Enjoyable if slight bio of Bert Trautmann, a German POW on English soil who, against all odds, became a legendary sporting hero in England itself.
David Kross (The Reader, War Horse) is the lead as, with the help of local grocer Jack Friar (John Henshaw – Stan & Ollie, The Angels’ Share) and his daughter, Margaret (Freya Mavor – The Sense of an Ending, Sunshine on Leith), Trautmann gets time off from the post-war internment camp and becomes the goalkeeper for the local St Helens football club. Scouts soon arrive and, just three years after the end of the war, Trautmann is controversially signed by Manchester City.
It takes time to win the fans over – and Trautmann faced a great deal of abuse from opposing fans when travelling to other cities – but the famed 1956 Wembley FA Cup Final with Manchester City playing Birmingham City ensured that the German ‘keeper entered the annals of footballing history.
No risks are taken by director Marcus H Rossenmueller (Grave Decisions, The Colour of Mother-of-Pearl) in telling this straightforward story of a man who overcame public hostility to become a local hero (with more than a little help from his wife, Margaret).
The rise of Elton John into pop superstardom is a magical, visual fantasy of a musical biopic – with a stand out performance by Taron Egerton (Kingsman: The Secret Service, Eddie the Eagle).
Addiction (alcohol, cocaine, sex) battles are writ large in director Dexter Fletcher’s (Sunshine on Leith, Eddie the Eagle) telling of the early days of success as a shy and withdrawn Reggie Dwight evolves into the flamboyant Elton John. And whilst there’s no claim for Rocketman to be a true telling, the solid foundation to the tale is provided by the long-term friendship with Bernie Taupin (Jamie Bell – Billy Elliot, Film Stars Don’t Die in Liverpool).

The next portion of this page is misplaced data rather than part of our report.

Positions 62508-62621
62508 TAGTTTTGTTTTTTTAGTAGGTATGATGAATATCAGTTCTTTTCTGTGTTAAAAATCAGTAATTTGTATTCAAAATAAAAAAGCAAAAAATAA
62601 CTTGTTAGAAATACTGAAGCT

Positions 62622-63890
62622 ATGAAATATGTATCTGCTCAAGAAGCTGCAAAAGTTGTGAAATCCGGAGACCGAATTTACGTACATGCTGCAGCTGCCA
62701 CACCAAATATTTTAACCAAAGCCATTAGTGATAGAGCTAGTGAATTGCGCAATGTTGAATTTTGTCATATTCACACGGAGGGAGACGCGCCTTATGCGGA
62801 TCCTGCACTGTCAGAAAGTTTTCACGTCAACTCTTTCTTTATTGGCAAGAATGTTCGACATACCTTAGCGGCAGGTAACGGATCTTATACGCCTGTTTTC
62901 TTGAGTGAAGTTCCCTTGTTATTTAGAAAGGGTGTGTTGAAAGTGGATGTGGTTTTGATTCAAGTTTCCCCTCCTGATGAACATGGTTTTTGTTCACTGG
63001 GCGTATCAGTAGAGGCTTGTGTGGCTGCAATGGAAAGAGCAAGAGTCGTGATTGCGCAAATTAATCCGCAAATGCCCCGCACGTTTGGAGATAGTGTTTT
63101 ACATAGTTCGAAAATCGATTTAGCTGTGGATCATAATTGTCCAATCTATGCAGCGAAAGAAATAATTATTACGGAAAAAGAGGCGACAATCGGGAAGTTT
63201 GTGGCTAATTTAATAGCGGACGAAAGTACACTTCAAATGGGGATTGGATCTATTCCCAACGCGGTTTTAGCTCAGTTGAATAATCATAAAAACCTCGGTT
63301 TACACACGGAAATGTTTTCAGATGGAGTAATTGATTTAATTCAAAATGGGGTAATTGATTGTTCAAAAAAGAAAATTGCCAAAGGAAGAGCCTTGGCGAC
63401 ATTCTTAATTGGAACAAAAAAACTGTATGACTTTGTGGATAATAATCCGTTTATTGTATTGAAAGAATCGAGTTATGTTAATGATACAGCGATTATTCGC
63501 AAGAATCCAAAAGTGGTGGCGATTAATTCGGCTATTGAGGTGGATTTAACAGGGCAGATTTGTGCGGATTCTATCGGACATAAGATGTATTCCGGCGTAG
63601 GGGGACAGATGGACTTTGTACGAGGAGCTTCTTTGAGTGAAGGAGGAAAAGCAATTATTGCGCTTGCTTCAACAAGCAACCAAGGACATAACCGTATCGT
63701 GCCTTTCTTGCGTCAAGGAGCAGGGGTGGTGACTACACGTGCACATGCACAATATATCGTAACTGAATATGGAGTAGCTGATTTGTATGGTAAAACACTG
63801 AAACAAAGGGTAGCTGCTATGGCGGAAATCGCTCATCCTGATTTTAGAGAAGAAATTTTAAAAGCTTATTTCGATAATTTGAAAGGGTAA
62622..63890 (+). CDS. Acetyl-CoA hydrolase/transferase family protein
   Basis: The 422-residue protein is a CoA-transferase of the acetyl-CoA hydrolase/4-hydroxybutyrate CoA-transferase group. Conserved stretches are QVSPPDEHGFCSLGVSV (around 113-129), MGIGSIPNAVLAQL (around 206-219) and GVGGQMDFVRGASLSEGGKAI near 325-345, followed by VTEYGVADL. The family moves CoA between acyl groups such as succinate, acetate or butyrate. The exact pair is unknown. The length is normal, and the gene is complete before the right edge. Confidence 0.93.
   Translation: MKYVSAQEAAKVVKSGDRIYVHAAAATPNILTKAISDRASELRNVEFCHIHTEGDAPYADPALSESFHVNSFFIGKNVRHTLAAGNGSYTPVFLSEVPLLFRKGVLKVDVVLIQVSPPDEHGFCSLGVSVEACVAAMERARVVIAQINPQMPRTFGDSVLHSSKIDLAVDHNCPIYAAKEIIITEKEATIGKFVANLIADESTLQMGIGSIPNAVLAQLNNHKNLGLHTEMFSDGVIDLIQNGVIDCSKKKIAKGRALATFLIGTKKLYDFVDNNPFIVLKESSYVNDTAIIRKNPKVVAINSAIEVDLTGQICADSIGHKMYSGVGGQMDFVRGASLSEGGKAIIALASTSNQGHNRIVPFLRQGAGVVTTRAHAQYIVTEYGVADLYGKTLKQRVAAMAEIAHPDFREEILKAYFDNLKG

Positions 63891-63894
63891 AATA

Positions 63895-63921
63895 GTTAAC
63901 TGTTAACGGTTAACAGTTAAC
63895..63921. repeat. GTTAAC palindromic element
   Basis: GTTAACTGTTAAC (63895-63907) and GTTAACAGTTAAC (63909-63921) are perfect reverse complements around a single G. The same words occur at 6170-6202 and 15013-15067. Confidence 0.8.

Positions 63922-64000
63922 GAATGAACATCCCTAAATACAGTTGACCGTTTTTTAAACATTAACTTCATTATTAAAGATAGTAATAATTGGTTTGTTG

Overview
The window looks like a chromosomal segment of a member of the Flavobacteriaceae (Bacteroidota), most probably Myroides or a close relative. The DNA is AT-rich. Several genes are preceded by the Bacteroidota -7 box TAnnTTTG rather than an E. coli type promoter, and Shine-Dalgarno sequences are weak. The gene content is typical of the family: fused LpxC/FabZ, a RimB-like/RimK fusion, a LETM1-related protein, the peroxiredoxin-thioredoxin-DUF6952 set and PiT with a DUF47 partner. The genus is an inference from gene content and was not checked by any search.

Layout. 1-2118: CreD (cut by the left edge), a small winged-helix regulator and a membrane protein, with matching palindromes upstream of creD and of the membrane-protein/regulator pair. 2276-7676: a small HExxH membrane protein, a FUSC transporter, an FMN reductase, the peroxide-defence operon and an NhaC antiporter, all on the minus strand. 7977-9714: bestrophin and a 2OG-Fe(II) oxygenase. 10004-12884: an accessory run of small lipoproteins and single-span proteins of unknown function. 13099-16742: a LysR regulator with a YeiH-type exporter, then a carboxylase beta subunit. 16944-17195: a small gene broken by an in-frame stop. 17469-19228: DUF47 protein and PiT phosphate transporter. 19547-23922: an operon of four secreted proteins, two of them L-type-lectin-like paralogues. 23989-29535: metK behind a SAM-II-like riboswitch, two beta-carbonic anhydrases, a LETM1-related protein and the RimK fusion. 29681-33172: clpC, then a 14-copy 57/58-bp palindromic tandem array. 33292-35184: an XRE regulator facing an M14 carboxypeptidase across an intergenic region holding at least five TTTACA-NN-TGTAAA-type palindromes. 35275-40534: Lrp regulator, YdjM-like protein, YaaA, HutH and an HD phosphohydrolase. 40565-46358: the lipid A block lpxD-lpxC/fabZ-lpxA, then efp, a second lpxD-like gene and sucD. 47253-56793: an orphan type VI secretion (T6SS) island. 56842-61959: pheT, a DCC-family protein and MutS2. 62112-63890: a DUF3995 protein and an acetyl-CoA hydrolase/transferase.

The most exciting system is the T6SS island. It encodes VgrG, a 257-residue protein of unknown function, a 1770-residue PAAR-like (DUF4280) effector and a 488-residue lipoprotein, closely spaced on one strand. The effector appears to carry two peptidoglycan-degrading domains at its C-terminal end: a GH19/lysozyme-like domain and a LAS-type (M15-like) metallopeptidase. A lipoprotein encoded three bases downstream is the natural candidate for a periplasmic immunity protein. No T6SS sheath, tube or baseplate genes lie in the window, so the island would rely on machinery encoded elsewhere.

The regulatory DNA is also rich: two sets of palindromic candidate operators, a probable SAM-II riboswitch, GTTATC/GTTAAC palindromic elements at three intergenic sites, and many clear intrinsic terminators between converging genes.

Inevitable comparisons with last year’s Freddie Mercury biopic Bohemian Rhapsody aside, a slow, family-life start in the outer London suburb of Pinner kicks into life with the screen arrival of Egerton. His look and mannerisms are uncanny, his singing excellent – and whilst Rocketman generally avoids providing any real depth to the man himself, it is entertainment with a capital E.
Ruth Bader Ginsburg is trending, an icon of our time. Last year came the acclaimed documentary, RBG, which introduced the fiery advocate for the advancement of gender equality and women’s rights to a wider audience.
Mimi Leder (Pay It Forward, Deep Impact) and her film introduces her to far more – although, inevitably, the biopic of only the second woman to be appointed to the U.S. Supreme Court, is sadly diluted for mass consumption. Felicity Jones (The Theory of Everything, Inferno) plays Ginsburg with steely aplomb, but in covering 30 years, the narrative skims across too much detail.